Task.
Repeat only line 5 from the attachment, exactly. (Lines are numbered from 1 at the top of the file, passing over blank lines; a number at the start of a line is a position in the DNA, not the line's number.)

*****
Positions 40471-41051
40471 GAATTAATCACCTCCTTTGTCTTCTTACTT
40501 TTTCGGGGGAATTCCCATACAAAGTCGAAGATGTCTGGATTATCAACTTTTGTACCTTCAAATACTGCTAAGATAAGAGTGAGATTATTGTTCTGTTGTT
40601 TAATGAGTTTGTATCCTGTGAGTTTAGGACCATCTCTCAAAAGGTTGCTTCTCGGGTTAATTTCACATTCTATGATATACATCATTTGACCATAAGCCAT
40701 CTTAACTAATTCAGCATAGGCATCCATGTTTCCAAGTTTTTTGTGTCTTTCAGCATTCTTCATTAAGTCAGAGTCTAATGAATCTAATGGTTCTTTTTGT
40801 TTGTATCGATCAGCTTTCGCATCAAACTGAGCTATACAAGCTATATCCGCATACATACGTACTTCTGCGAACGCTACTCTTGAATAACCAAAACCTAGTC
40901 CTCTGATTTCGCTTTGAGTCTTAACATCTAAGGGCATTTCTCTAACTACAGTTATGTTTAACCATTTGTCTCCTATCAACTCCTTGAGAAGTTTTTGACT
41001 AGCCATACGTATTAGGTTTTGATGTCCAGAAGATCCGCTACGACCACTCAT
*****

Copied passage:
40701 CTTAACTAATTCAGCATAGGCATCCATGTTTCCAAGTTTTTTGTGTCTTTCAGCATTCTTCATTAAGTCAGAGTCTAATGAATCTAATGGTTCTTTTTGT